For this you need a nice piece of STAINLESS rod (we used 25mm solid, 20mm might have done just as well). Unless you're an ace scrounger like us (well..Sharon really!) buying a short piece of this could cost you about £30. Remember that the shaft diameter, bearing I.D., and hole in your drum must all be the same. If your loadside pulley wont fit, have it bored out or the shaft end turned down at your local engineering shop (this was more Scrumpy expenditure for us). We also had a small STAINLESS flange welded to the shaft (£10), so that when the drum was pushed on, we could screw it to the flange, thereby stopping the drum from rotating ON the shaft rather than WITH it when in use. In practice this may not have been necessary as the sycamore was a VERY tight fit anyway. Very nerve-wracking knocking the blessed thing on with a wooden mallet and hoping it won't split!

(Hmm..just a thought,maybe stainless steel pipe as used by plumbers in bathrooms might be an alternative you could use ? Could work out cheaper and should be strong enough.)

The Hopper

With sorting tray not fitted.jpg


The sides and rear of the hopper were made from plywood and screwed to the chassis inboard of the bearings. Fit a STEEP rear slope within to guide the fruit decisively onto the all-consuming rotating drum. If you are not going to use the sorting tray and small cover arrangement as we did, you WILL need to make a full cover. The apple bits fly like lottery balls on acid!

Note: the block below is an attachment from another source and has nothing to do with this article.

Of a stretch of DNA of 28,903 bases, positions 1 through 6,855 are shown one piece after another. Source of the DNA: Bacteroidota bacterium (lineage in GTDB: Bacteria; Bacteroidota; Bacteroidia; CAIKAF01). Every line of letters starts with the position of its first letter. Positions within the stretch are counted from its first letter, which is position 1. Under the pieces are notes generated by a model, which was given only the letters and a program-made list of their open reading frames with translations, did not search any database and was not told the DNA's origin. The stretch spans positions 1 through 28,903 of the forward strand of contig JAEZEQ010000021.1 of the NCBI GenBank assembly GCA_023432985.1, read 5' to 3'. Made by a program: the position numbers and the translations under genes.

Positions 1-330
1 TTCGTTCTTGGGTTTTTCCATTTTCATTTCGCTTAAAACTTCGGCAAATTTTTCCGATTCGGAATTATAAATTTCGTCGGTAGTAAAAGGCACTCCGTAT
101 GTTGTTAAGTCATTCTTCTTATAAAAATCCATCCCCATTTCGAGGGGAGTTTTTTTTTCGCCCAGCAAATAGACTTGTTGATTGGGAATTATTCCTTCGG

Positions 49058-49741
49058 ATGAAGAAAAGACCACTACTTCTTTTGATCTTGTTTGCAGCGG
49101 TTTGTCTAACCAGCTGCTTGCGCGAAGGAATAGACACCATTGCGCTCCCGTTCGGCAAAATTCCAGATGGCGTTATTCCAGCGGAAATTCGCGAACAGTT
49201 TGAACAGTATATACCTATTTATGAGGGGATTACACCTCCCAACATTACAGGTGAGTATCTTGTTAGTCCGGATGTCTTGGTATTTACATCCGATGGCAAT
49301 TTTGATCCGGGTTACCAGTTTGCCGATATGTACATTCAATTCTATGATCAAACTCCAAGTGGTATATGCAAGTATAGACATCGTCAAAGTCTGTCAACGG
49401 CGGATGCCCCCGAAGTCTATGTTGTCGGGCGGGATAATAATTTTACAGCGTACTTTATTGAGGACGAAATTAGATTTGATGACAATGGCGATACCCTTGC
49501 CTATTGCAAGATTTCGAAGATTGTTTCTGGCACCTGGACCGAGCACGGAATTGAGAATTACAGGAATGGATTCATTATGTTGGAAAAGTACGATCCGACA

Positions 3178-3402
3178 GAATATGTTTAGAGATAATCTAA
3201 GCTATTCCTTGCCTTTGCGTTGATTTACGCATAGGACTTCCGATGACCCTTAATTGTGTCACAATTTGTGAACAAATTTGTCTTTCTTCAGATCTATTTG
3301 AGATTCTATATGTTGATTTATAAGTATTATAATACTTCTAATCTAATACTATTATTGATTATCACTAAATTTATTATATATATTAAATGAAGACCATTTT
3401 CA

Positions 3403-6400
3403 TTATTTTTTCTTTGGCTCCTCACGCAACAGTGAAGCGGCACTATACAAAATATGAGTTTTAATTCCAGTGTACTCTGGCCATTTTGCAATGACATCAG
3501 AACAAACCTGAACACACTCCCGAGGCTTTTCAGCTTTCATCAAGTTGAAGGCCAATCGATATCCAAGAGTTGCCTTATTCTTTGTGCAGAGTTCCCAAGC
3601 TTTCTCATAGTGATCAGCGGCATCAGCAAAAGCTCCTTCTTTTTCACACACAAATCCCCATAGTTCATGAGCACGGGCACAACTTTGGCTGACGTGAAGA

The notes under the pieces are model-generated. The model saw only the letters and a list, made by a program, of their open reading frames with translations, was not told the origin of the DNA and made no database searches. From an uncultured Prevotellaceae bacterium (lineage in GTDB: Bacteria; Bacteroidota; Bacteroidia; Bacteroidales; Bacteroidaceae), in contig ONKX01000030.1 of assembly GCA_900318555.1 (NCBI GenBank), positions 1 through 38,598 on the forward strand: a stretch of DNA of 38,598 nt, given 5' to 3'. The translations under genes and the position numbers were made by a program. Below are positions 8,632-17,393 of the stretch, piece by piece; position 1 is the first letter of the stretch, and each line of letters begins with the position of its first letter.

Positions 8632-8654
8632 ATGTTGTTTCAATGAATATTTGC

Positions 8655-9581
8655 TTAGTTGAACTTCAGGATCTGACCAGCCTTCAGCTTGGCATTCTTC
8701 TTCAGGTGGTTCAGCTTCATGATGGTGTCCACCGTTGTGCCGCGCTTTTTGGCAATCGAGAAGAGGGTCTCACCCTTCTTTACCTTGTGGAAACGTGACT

The Electrics

A motor of the sort of size discussed here (0.5-1HP) will run from a (U.K.) 13A socket. Fit an RCD Safety plugtop to your flex. This is better than the adaptor type, as it is hardwired to the machine and there can be no temptation to operate without protection because you can't be bothered to get the RCD adaptor from the shed! Fit a splashproof on/off switch to IP54 or 55. Use a DOUBLE POLE type, with these there's no danger if our budding sparky cocks up the polarity, they break Live & Neutral. You'll get one of these from your electrical wholesaler (don't worry, they love to sell to the public over the tradecounter (about a tenner). Scrounged ours byetheway!
MAKE SURE THE MOTOR AND SWITCH ARE EFFECTIVELY EARTHED.


The Skirt

A rather fetching miniskirt.jpg


This was made by one of the 'Codlettes' from one of those grey plastic mailsacks beloved of the Royalmail (Thanks for ours byetheway Your Maj!). These sacks are ideal as they already have 4 eyelets fitted. Secure around the drum chamber with cup hooks. The skirt directs the pulp... well... more directly into yer bucket!

2007 season modification ! We found the skirt a bit of a nuisance to clean and sterilise and so have now replaced it with a square 'flip-top' kitchen waste bin with the bottom half cut away and the removable top discarded. We melted some holes in it for cable ties to pass through, enabling it to be fastened to the cup-hooks on the Codler.


The Stand

The Codler, ready to tackle its first 'Majors'.jpg


Made from old pallets, enough said. Make it large enough to accept a large collecting vessel beneath it, as a bucket ain't big enough when the Codler lets rip !


The Sorting Tray